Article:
This quote from the comments section of No Impact Man came in one of my email subscriptions today, and I think it also applies very well to ministry. I know I've had to get out of myself sometimes to share fellowship or mission opportunities with people, and I've traditionally been one to hang back and let them come to me, then open up. If I do that as a pastor, people will think I'm rude or aloof! And luckily, it has crossed into my "personal" life as well. Now, if there is a mom at Gymboree who doesn't talk much, I try not to automatically think "she doesn't like me," and instead think "maybe she's just shy; I should say hello to her." Sometimes I still end up feeling rebuffed (maybe she really doesn't like me!) but a lot of times I find that people are willing to be friendly, maybe I'm just the one who needs to make the first move.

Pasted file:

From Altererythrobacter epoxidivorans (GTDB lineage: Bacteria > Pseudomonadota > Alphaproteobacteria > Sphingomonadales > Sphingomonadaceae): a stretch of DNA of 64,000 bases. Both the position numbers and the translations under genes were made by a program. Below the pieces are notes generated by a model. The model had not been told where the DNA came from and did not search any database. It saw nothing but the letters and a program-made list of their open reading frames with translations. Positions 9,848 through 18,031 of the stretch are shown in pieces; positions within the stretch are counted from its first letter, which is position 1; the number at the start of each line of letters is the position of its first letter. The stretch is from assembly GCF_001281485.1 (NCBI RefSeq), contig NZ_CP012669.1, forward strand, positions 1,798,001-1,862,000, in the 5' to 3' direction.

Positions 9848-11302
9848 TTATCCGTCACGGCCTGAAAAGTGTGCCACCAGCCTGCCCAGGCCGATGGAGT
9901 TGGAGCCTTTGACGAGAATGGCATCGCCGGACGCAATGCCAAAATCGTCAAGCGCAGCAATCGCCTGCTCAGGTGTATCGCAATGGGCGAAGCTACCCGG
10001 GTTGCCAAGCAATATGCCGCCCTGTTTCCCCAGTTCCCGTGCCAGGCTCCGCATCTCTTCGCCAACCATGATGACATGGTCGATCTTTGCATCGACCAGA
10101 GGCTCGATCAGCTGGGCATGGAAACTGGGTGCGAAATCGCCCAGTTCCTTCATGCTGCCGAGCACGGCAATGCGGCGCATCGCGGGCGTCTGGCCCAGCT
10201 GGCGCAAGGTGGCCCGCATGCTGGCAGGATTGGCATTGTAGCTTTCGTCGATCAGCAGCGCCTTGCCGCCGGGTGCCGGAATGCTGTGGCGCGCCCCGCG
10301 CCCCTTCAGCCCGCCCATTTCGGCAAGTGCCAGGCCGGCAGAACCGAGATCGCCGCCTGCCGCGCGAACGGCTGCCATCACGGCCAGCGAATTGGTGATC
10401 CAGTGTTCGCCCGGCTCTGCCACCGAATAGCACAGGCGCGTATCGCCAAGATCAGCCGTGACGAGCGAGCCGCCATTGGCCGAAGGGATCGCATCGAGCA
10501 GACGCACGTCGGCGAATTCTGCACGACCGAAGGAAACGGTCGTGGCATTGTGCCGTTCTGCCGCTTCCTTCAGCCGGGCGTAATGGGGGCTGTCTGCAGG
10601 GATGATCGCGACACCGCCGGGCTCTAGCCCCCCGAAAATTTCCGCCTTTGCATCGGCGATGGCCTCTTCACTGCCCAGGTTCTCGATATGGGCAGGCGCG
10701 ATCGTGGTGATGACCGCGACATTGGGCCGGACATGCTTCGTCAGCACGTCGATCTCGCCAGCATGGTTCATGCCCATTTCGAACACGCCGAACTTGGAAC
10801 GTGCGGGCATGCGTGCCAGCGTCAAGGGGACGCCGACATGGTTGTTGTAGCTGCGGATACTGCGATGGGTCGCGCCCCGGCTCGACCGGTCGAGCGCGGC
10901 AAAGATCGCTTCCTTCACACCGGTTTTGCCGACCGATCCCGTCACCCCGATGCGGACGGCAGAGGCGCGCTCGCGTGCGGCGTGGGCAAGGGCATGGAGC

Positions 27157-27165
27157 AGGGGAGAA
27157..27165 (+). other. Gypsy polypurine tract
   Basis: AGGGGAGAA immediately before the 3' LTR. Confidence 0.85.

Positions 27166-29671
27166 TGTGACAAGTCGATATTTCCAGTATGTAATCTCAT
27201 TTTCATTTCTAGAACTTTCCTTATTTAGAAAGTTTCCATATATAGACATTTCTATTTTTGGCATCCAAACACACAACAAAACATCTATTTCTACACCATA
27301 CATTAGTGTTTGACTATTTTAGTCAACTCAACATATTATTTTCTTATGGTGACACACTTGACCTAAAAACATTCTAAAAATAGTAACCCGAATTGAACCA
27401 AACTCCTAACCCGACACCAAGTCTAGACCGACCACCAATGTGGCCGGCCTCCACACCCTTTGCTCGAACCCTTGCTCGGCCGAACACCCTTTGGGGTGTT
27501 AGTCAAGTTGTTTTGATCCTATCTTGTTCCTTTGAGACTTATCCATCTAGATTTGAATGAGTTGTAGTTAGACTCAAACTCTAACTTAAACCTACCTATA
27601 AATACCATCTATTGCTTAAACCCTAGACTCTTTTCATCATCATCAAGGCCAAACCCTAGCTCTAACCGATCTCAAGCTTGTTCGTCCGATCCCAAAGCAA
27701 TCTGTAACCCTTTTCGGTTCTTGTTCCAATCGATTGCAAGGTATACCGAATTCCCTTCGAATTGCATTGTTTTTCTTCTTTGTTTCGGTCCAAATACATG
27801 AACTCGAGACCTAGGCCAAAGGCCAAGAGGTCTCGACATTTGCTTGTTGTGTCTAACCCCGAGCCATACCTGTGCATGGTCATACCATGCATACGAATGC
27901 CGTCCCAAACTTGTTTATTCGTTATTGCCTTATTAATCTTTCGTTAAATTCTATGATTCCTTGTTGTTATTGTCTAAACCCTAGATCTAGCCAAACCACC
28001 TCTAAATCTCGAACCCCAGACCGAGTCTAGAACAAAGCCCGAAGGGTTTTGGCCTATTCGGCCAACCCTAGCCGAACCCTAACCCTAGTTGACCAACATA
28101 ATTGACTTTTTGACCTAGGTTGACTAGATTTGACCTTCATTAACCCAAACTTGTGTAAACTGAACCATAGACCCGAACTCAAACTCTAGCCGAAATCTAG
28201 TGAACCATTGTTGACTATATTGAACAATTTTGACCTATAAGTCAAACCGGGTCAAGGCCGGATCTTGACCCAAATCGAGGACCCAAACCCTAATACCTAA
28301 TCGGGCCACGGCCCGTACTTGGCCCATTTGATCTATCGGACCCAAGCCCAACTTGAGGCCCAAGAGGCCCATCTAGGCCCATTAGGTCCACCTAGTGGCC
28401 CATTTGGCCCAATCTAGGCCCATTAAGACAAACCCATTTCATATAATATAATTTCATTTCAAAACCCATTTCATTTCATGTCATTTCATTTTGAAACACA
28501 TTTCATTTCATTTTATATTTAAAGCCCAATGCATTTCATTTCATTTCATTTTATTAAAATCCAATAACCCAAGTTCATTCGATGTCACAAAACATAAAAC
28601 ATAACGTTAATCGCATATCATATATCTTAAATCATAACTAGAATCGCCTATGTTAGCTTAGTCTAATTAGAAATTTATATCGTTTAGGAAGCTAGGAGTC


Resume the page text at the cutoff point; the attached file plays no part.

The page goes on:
Anyway, here is the quote. It is from Susan Och, whose blog or whatnot I cannot find, but I really appreciate that she said this:
“One of the cool things about trying to change the world is that you eventually have to go out and talk to "strangers". You have to turn off that voice in your head that gives you reasons to avoid people ("Too Fat!" "Too Old!" "Carrying a Plastic Shopping Bag!" "Wrong Team Sweatshirt" "Not Like Me!") and to greet others with sincerity and humility. When you're just trying to save the world in your head, it seems that progress depends on getting everyone on the same page. ‘If only everyone rode bikes....’ or ‘If only everyone was a vegetarian.....’ When you get out and talk to people, you find that reality is complicated, and that the solutions are many. Instead of sitting alone, fretting that ‘people will never change,’ we find that people are changing, and offering fresh solutions for our seemingly intractable problems.”